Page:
Despite the fact that both of these companies are no longer required to file with the SEC, after effectively "going private," both still send shareholders either full (Avoca) or summarical (Bactolac) results.
Avoca, owner of 16,000 acre Avoca Island, reported 2006 net income of $7.998 million, and earnings per share of $992.43 on revenue $12.2 million. The company also paid a $720 dividend. With a current bid price of $6000, the companies current price earnings ratio is 6, and the dividend yield is 12%. While both measures price Avoca at extremely cheap valuations, this is not all that surprising given Avoca's uncertain future revenue stream(primarily royalties from gas wells on Avoca Island), and lack of trading liquidity.
Avoca's balance sheet is strong with cash and securities (both long and short term)of $11.2 million, or $5.36 million ($555 per share) after subtracting out dividends payable, which represent nearly all of the company's liabilities.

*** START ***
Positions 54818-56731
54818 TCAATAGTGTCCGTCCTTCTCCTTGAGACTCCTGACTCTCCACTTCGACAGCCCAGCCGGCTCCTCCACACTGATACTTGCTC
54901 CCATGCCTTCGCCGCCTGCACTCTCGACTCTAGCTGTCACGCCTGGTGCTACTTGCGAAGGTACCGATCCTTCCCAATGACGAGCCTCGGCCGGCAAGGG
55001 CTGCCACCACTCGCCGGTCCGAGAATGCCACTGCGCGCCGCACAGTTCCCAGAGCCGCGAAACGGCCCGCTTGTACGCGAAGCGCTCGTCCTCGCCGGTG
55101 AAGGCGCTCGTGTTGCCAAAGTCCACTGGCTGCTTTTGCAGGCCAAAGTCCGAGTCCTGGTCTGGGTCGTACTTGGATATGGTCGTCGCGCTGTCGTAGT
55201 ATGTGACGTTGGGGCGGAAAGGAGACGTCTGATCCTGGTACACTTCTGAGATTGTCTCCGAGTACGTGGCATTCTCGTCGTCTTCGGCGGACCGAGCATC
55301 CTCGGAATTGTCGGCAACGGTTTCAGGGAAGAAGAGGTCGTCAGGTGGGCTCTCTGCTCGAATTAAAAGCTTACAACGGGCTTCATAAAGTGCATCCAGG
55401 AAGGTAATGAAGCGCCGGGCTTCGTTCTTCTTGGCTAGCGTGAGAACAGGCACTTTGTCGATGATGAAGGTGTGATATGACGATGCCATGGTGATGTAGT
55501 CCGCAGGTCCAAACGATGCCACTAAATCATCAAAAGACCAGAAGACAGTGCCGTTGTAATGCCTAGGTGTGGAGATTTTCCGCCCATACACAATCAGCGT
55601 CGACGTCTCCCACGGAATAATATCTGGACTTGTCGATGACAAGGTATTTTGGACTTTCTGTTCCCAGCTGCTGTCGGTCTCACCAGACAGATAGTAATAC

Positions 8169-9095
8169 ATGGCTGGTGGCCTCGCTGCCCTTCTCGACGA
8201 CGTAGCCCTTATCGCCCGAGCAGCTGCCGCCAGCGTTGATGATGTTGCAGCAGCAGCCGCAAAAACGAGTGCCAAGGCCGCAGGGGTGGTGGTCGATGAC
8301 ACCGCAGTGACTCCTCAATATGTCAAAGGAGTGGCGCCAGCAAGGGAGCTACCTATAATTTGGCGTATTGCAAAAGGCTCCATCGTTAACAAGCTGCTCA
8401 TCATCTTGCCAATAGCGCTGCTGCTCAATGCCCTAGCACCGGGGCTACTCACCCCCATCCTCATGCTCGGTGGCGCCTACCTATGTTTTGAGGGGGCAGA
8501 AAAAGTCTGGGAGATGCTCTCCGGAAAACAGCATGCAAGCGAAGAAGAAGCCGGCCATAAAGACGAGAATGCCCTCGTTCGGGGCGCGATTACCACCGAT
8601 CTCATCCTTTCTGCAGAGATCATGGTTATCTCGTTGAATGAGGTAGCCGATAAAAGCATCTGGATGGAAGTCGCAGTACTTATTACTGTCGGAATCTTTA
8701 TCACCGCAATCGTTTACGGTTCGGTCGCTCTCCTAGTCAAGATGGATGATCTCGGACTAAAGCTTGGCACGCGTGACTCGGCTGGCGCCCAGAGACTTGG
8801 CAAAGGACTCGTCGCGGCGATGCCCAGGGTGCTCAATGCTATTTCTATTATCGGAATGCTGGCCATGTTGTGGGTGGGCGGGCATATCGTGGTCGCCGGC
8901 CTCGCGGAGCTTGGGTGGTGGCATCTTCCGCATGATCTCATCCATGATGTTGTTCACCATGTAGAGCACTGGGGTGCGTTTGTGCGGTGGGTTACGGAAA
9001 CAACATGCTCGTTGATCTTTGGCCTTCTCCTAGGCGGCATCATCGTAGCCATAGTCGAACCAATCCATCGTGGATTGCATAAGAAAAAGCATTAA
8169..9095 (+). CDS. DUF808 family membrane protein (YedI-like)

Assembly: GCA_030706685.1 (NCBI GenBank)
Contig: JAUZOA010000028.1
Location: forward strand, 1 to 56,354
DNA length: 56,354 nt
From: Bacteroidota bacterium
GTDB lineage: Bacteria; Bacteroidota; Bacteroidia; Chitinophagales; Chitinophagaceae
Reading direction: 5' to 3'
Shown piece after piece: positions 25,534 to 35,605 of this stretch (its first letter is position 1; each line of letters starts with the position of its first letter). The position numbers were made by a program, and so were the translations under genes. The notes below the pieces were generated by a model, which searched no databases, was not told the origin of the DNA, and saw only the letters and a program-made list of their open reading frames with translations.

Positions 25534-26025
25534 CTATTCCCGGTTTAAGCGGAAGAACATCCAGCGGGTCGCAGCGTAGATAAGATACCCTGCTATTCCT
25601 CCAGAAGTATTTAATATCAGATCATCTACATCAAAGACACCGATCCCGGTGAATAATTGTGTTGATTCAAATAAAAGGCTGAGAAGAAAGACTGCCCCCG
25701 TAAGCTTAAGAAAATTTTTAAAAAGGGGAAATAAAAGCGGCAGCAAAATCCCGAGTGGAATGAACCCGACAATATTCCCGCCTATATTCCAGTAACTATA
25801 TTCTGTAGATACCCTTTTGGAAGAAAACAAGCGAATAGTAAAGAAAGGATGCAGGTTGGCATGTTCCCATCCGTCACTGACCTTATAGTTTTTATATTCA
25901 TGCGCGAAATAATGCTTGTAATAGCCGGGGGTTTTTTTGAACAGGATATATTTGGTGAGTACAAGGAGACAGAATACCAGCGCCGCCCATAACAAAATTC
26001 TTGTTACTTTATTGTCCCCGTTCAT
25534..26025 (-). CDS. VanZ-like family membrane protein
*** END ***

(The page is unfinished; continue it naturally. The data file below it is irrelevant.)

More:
Bactolac (formerly Advanced Nutraceuticals), which effected it's GPT (going private transaction) this past fall, reported its first results since the transaction.
Bactolac's 2006 sales rose 22.6% TO $28.1 million, while earnings fell 14% to $1.62 million, or $169,55 per share. Based on a recent bid price of $1300, that equates to a P/E ratio of 7.7.
Bactolac's current book value of $1515 per share is quite impressive, but after backing out goodwill ($7.6 million) tangible book value is $723 per share.
We continue to hold shares in both companies, believing that they will benefit from being outside the purview of Sarbanes Oxley, which is very cost prohibitive for smaller companies.
Keep in mind the liquidity issues inherent in the companies discussed in this report: Avoca has just 8,059 shares outstanding, while Bactolac has 9,255.
Disclosure: the author has a position in both companies mentioned in this report.